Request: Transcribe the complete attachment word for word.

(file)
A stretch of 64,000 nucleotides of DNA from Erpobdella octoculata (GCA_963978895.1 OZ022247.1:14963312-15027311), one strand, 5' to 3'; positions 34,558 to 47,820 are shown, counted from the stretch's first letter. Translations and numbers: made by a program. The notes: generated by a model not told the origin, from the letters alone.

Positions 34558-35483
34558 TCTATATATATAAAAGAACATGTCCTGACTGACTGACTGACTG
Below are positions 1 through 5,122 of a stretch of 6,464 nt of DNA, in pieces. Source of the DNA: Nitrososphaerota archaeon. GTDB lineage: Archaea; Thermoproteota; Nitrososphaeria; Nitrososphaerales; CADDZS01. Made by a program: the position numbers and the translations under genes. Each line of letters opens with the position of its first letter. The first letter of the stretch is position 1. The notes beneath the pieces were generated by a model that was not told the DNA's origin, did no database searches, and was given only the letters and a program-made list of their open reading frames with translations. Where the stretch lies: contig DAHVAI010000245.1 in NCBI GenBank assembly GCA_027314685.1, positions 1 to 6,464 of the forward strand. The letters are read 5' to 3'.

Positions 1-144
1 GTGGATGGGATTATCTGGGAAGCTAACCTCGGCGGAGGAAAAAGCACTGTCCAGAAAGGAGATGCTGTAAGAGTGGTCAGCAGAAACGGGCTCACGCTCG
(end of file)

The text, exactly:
A stretch of 64,000 nucleotides of DNA from Erpobdella octoculata (GCA_963978895.1 OZ022247.1:14963312-15027311), one strand, 5' to 3'; positions 34,558 to 47,820 are shown, counted from the stretch's first letter. Translations and numbers: made by a program. The notes: generated by a model not told the origin, from the letters alone.

Positions 34558-35483
34558 TCTATATATATAAAAGAACATGTCCTGACTGACTGACTGACTG
Below are positions 1 through 5,122 of a stretch of 6,464 nt of DNA, in pieces. Source of the DNA: Nitrososphaerota archaeon. GTDB lineage: Archaea; Thermoproteota; Nitrososphaeria; Nitrososphaerales; CADDZS01. Made by a program: the position numbers and the translations under genes. Each line of letters opens with the position of its first letter. The first letter of the stretch is position 1. The notes beneath the pieces were generated by a model that was not told the DNA's origin, did no database searches, and was given only the letters and a program-made list of their open reading frames with translations. Where the stretch lies: contig DAHVAI010000245.1 in NCBI GenBank assembly GCA_027314685.1, positions 1 to 6,464 of the forward strand. The letters are read 5' to 3'.

Positions 1-144
1 GTGGATGGGATTATCTGGGAAGCTAACCTCGGCGGAGGAAAAAGCACTGTCCAGAAAGGAGATGCTGTAAGAGTGGTCAGCAGAAACGGGCTCACGCTCG